often followed by women. Perceived immobility is linked to social desirability, which stems from an
ideology that represents women as rooted and passive waiting penelopes in their relatives’ migration.
Navigating water-routes in the Southern Albanian coast
Natasa Gregoric Bon (Research Centre SASA, Slovenia)
This paper inquires how people living in the coastal plains of southern Albania navigate the water routes
and how on the other hand they determine their daily lives and migration paths.
P133 Politics of raw-milk cheese and fermented food
Convenors: Heather Paxson (Massachusetts Institute of Technology); Elise Demeulenaere (Centre
Nationale de la Recherche Scientifique)
U6-41: Sat 23rd July, 09:00-10:45, 11:15-13:00
Raw-milk cheeses are becoming emblematic of broader movements of resistance or dissent against
industrialization and standardization of food. How are these movements organized? How do they manage
and value the microbial diversity necessary to craft their products?
289
Panel and paper abstracts: P133
09:00-10:45
PDO Saint-Nectaire cheese: the raw milk as a valorization argument
Mayra Bertussi (École des Hautes Études en Science Sociale/ Universidade Estadual de Campinas)
This paper deals with the place of raw milk in the valorization strategies of PDO Saint-Nectaire cheese,
considering that this label provides in a single appellation two ranges of the cheese: a raw milk cheese
and a pasteurized milk one.
The politics of raw-milk cheese in the food heritage arena
Cristina Grasseni (Utrecht University)
Raw milk cheese can play multiple roles in the politics of food heritage in northern Italy. I discuss a case
in which raw milk dairy technique is used as an emblem of dairy excellence, back-staging the potential
radicalness of a fully organic value chain.
Raw-milk cheese in Sardinia: tradition, change and retro-innovation
Alessandra Guigoni (Istituto Europeo di Design)
The paper discuss the production of raw-milk cheese in Sardinia in view of the concepts of tradition,
change and retro-innovation. The last model regards product innovation, and/or cheese making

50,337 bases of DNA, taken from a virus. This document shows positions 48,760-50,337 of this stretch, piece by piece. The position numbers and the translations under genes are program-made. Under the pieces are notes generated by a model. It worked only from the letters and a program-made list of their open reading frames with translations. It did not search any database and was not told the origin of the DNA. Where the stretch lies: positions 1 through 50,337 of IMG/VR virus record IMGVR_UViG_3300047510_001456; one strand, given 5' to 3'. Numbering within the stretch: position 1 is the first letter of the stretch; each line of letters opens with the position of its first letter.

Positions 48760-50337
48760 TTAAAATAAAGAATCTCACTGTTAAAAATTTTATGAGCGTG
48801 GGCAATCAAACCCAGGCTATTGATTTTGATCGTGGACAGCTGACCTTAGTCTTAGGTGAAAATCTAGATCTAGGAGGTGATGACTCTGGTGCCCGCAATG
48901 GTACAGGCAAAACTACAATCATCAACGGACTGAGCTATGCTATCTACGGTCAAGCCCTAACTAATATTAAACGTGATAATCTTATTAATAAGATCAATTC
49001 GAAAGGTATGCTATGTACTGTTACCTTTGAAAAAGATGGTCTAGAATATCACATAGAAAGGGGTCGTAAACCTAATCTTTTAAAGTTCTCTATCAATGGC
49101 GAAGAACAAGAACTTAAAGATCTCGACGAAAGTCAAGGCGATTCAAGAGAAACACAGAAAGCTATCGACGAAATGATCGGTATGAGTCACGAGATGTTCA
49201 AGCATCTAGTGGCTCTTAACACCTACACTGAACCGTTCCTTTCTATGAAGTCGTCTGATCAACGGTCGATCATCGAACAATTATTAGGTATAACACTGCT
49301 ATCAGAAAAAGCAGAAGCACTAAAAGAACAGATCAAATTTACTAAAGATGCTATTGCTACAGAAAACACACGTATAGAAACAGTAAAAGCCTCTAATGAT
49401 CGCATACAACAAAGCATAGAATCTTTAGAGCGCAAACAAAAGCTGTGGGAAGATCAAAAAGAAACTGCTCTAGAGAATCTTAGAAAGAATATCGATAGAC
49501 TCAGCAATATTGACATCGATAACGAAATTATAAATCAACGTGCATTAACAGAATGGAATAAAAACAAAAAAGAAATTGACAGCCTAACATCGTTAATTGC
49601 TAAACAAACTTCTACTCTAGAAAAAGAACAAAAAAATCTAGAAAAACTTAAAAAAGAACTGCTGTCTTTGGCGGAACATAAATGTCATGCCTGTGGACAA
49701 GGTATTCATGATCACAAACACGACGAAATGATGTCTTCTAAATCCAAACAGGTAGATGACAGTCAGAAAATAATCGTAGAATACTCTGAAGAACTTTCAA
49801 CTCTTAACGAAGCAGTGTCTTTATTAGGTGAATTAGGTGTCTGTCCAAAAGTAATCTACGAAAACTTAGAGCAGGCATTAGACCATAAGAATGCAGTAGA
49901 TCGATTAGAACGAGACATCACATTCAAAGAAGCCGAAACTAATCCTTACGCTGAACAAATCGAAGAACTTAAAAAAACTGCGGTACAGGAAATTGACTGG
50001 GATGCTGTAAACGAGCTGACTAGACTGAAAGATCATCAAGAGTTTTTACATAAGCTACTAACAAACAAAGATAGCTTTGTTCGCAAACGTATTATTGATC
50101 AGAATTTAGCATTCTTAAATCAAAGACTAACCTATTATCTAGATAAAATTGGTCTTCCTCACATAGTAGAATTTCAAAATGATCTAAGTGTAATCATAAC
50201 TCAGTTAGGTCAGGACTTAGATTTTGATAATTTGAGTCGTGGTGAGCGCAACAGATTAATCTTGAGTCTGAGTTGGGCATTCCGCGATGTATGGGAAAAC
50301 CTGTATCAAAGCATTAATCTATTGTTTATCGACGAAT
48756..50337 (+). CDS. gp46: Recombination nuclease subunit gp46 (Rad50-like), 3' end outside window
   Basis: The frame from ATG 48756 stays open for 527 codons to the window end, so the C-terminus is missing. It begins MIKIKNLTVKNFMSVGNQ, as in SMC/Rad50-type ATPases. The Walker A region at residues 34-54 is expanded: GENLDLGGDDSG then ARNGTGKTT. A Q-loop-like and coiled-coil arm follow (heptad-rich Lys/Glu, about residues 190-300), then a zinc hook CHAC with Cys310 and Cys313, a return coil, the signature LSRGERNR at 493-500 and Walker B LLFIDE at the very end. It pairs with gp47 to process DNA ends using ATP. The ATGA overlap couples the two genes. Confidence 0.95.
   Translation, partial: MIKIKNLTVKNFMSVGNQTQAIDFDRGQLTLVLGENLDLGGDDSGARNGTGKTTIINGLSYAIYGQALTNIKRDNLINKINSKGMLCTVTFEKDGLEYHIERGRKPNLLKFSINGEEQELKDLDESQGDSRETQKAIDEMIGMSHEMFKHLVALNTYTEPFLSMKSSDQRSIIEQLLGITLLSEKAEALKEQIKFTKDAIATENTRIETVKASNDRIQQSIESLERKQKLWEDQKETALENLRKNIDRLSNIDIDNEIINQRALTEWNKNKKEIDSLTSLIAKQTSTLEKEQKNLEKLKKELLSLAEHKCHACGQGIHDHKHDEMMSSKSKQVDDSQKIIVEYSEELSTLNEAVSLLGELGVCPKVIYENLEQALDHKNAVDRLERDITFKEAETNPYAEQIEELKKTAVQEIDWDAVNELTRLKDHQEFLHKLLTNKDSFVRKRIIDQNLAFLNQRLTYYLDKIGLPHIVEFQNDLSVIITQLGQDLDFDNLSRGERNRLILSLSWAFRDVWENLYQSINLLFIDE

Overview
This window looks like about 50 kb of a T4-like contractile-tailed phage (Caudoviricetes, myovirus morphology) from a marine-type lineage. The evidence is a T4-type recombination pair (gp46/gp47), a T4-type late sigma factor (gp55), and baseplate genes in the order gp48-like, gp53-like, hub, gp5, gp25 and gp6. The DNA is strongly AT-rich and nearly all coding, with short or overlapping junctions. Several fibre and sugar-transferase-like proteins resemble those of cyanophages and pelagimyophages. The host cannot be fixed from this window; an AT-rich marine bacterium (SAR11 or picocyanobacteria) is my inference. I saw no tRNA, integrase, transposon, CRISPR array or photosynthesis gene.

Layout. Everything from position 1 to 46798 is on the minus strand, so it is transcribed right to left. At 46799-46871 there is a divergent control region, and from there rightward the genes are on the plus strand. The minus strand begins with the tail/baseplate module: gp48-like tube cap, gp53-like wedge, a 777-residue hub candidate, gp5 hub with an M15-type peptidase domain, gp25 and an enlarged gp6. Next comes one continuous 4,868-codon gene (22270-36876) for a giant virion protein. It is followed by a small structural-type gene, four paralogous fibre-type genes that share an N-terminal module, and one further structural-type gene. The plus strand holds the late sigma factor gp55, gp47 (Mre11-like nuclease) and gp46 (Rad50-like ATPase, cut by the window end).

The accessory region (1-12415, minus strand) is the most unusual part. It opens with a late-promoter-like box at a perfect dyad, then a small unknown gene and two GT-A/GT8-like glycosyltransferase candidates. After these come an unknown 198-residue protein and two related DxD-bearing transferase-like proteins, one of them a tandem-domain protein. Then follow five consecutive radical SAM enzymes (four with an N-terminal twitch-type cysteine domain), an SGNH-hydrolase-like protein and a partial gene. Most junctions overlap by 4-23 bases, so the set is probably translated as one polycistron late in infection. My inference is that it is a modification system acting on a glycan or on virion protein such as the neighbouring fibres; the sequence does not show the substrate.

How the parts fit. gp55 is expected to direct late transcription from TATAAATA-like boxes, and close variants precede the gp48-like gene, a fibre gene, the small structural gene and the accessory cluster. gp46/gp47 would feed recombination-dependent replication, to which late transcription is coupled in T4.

techniques, marketing and communication strategies.
Raw milk cheese resistance in Brazil: a emergence of an activist movement
Débora Pereira (Medialab Sciences Po); Leonardo Dupin (Universidade Estadual de Campina)
This communication presents a general panorama of raw milk cheese resistance in Brazil, their
organization and flux, through content published on social networks and websites.
Standards and skills: navigating uncertainties of raw-milk cheese regulation in the United States
Heather Paxson (Massachusetts Institute of Technology)
This paper will identify and analyze the epistemic commitments underpinning current microbiopolitical
contests being waged over raw-milk cheeses in the United States, and describe how people whose
livelihoods are at stake try to navigate uncertain regulatory terrain.
11:15-13:00
Donkey probiotics: an exploration into the microbial politics of donkey milk in Croatia
Sarah Czerny (University of Rijeka)
This paper examines the resurgence of interest in the consumption and production of donkey milk
in Croatia as a result of its suggested health benefits. It explores how microbial risk is perceived and
managed by both donkey milk farmers and its consumers.
“Kefir-hood”: characterization of the social representations of the kefir in France
Renaud Debailly (Paris-Sorbonne University); Emilien Schultz (Paris Sorbonne)
This paper presents a first exploration of the social representations of a little known ferment, the “Kefir”,
from data collected on different media. The identification of different representations highlights the
interstitial character of the Kefir in French culture.
Getting back to the lost raw-milk cheese? A library of indigenous strains in the French Alps
Elise Demeulenaere (Centre Nationale de la Recherche Scientifique); Christine de Sainte Marie (INRA)
In the French Alps, organizations of raw-milk cheese producers reinvest a library of indigenous strains
collected 30 years ago in the region to enhance the typicality of their cheese. It seems that these
indigenous strains will help producers getting back to their lost raw-milk cheese.
290
Panel and paper abstracts: P134
Coping with microbes work in wine
Genevieve Teil (INRA)
For terroir vintners, microbes are seen as authors of the wine quality and require care and respect. For
their challengers, they are simple operators of a biological process. Is it possible to deal with these two
opposite views on the standing of the living beings we call “microbes”?
P134 Doing ethnography through the body
Convenors: Nicola Scaldaferri (Università degli Studi di Milano); Lorenzo Ferrarini (University of
Manchester)
U7-10: Sat 23rd July, 09:00-10:45, 11:15-13:00, 17:00-18:45
In this panel we look at forms of embodied participation by the ethnographer, such as sharing practical